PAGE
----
Review: Live By Night – dry as the Prohibition era it depicts
Ben Affleck’s adaptation of the American novelist Dennis Lehane’s work Live by Night is limp at best, mind-numbing and tedious at worst. Affleck has previously proved himself capable by tailoring Lehane’s novels to the screen, directing the film Gone Baby Gone in 2007. This time, however, Affleck has shot bullet holes into the 1920s gangster film’s script and production, resulting in a starkly disappointing experience. The film was as dry as the Prohibition era the crime drama is set in. By the end the surplus of alcohol that illegally flourished during this time would have been welcome.
‘By the end the surplus of alcohol that illegally flourished during this time would have been welcome.’
Affleck’s character, Joe Coughlin, is the dynamic reprobate son of a Boston Irish police officer, (Brendan Gleeson), who turns to a life of crime after being involved in the destructive violence of The First World War. Before long, his dalliance in corrupt card games evolves into something a little more sinister when he is offered a job by notorious Irish mob boss Albert White (Robert Glenister). Sienna Miller stars as the cynical Irish girlfriend of White that Affleck’s character secretly romances. Miller’s performance, and Gleeson’s, were the brilliant sparks that were instantly lost in the distended cliché of the film. A few skilled performances weren’t enough to distract from the derisory dialogue and mediocre music score.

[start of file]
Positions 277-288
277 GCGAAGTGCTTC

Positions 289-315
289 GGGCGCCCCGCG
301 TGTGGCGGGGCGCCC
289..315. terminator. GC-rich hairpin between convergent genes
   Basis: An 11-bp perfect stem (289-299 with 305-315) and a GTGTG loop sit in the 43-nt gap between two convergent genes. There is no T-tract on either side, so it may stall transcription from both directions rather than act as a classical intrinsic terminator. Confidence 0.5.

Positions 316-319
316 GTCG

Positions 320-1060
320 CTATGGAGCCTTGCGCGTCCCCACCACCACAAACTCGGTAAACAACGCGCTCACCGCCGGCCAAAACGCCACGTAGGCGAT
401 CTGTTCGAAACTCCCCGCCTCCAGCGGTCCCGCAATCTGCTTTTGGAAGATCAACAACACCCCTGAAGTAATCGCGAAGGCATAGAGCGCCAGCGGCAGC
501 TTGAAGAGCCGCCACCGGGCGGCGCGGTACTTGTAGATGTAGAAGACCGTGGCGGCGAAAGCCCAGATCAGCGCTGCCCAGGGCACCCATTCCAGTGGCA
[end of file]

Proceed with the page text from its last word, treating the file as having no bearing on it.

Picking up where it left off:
‘Miller’s performance, and Gleeson’s, were the brilliant sparks that were instantly lost in the distended cliché of the film.’
Affleck’s acting is stilted and artificial, hardly appearing relaxed in the role he had written himself. Perhaps he prefers a more heroic character, but his recent portrayal of Batman wasn’t sterling either. Despite being driven by risky passion and revenge the entire plot was so meticulously contrived that it fails to create an ounce of intrigue. Perhaps Affleck has stunted his own success after his Oscar win, because this disaffected performance lacks the ambition, scope and authenticity required to not only be considered a crime film, but enjoyable to watch.
(Image courtesy of All Star/Warner Bros)